by Todd Cohen
Paying attention to the needs of clients is a critical skill and “best practice” that many funders seem to sorely lack.
Funders are quick to preach to the nonprofits they fund about the need to “engage” their own constituents so they can be more responsive and effective in their programs and fundraising.
But when it comes to their own shops, funders seem less like welcome wagons for the community and more akin to fortresses protected by moats and drawbridges.
A new study, based on a survey sponsored by Grantmakers for Effective Organizations, or GEO, and conducted by TCC Groups, says grantmakers that are using strategies to listen to and learn from grant recipients are more likely to provide the kind of support nonprofits need to thrive.
That includes general operating support, multi-year funding, and grants to help nonprofits build their operating “capacity,” says the study, which surveyed 755 grantmaking organizations.
Increasing those types of funding is needed to help nonprofits “address the ever-changing needs in their communities” and represents “one of the most critical decisions a funder could have made in the past several years,” says J McCray, author of the study and chief operating officer at GEO.
The study finds that, on the whole, “progress across the foundation field has been generally slow” in terms of providing those kinds of support, a trend it says is “not surprising given the kinds of pressures facing the nonprofit sector and philanthropy.”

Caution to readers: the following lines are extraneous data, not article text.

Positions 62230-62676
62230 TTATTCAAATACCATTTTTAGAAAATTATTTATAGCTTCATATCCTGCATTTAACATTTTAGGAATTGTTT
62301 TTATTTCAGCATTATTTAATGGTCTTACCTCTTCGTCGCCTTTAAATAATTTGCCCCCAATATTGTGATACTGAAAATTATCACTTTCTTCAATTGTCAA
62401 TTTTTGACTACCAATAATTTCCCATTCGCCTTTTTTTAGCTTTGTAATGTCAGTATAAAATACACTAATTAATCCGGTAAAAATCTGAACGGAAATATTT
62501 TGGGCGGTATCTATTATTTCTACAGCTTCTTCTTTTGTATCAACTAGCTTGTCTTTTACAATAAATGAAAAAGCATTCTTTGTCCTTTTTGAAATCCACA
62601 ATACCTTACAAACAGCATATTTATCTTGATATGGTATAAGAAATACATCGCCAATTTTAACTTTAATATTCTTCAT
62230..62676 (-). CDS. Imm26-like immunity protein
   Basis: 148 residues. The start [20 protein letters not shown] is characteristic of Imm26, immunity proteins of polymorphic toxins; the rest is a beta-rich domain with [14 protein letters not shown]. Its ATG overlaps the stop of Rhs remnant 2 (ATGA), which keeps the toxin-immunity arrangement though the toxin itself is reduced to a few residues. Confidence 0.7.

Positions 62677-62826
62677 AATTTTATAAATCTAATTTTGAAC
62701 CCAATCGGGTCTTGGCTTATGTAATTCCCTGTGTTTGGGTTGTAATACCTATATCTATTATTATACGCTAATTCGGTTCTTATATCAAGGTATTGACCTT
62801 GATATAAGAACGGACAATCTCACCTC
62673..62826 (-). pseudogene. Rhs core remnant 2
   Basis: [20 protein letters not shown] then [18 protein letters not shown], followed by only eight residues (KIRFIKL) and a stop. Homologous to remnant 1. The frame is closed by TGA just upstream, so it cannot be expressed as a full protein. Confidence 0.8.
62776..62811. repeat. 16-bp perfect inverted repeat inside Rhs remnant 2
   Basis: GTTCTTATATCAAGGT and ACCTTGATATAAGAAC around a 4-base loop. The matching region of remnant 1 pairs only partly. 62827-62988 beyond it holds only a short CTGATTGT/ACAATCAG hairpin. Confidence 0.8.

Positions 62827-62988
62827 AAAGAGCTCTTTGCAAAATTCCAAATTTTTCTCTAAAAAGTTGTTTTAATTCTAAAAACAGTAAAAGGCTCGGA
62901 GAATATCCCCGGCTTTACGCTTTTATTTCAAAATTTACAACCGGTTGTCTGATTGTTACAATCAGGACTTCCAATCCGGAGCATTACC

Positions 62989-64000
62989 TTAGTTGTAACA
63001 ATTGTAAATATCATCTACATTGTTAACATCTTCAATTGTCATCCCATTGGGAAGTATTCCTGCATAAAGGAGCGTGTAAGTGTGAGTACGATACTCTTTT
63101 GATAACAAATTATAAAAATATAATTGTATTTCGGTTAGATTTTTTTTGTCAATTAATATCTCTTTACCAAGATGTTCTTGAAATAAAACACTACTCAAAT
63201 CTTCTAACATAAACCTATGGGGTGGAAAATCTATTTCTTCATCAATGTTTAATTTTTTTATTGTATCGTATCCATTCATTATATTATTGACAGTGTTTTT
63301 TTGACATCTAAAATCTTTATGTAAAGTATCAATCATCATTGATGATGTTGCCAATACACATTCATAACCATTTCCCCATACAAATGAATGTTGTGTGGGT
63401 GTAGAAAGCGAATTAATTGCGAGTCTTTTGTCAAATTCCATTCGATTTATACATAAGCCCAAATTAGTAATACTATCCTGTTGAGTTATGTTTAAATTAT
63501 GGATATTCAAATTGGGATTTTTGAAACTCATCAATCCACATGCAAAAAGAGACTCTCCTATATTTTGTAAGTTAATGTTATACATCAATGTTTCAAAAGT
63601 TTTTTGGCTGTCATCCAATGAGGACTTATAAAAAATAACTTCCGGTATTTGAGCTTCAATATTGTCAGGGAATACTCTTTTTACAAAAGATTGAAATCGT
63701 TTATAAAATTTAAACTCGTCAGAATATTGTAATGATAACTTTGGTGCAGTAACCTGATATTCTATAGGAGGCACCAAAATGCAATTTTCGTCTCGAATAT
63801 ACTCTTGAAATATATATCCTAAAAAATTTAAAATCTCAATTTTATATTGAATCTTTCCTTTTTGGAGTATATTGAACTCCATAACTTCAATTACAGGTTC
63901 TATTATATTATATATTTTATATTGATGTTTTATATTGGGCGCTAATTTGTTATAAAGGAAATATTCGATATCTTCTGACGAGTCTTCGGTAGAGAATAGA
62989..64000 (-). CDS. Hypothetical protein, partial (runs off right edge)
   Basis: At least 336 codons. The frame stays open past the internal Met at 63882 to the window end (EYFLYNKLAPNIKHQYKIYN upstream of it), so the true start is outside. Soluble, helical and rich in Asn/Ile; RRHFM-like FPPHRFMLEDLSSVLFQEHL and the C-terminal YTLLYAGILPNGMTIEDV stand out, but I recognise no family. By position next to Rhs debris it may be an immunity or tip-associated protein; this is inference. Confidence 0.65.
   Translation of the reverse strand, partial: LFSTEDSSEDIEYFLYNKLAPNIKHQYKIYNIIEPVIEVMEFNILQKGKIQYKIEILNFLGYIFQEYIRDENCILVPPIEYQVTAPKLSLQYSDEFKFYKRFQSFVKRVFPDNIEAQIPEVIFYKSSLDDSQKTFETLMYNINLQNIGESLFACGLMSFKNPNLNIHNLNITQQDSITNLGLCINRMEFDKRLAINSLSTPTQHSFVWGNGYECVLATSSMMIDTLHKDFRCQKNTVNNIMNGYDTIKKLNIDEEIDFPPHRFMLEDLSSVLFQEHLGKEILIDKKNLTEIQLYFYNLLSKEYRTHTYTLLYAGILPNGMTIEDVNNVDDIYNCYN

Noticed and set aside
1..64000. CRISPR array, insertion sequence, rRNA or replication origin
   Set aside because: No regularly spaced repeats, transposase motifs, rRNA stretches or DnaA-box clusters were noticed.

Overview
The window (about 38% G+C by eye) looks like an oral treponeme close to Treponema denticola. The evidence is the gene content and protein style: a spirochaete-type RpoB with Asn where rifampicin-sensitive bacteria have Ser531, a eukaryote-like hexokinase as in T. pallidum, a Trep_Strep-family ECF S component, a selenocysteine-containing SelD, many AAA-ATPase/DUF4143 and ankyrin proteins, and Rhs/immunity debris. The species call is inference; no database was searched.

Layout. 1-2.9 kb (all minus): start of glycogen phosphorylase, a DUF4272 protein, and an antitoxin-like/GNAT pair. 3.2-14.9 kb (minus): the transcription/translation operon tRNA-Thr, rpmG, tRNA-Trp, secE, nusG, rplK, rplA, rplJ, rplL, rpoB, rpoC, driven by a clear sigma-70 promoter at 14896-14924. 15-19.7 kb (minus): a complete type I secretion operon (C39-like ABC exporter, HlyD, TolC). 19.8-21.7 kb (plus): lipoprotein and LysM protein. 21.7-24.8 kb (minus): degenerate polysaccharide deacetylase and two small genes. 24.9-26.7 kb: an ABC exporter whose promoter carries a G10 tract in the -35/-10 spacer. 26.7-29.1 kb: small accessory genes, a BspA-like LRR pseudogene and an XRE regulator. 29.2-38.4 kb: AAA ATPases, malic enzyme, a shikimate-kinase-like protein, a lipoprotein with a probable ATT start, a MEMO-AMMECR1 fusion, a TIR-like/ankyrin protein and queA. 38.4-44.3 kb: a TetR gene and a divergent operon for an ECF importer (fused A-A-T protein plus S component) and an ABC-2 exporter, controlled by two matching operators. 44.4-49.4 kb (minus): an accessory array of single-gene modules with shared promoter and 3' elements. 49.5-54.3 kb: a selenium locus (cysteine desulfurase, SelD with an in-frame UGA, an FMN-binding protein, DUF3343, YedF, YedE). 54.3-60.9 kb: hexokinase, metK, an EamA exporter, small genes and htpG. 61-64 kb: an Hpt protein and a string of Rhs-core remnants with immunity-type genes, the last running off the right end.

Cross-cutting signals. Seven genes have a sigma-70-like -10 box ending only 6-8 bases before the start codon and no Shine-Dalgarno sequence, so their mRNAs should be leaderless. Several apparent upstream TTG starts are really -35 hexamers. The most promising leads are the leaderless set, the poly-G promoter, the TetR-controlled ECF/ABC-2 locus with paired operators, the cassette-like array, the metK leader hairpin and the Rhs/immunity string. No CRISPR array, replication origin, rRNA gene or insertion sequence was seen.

And it says most grantmakers “did not significantly change their stakeholder engagement practices” during the troubled economy of the past three years, a trend it calls “disappointing,” although it says “stability during turmoil and the fact that there was little backsliding may represent no small accomplishment.”
Still, it found what “appears to be a connection between stakeholder engagement practices with grantmakers making smarter decisions about what to do with their funds to better support grantees.”
And the study identified a possible “shift in the way that funders see themselves and their role in supporting nonprofits.”
Funders, it says, are looking for additional ways “to stay plugged in, including feedback from grantees to help strengthen their performance.”
If they truly want to help nonprofits build their capacity to help people and places in need, funders should do more than simply talk about “engagement” and actually begin to practice it.
That means finding ways to truly listen to nonprofits and the communities they serve, and then providing the kind of funding that will boost nonprofits’ ability to learn, lead and grow.
Todd Cohen is editor and publisher of Philanthropy Journal; reprinted with permission.
Also see, Nonprofits Need Time to Think.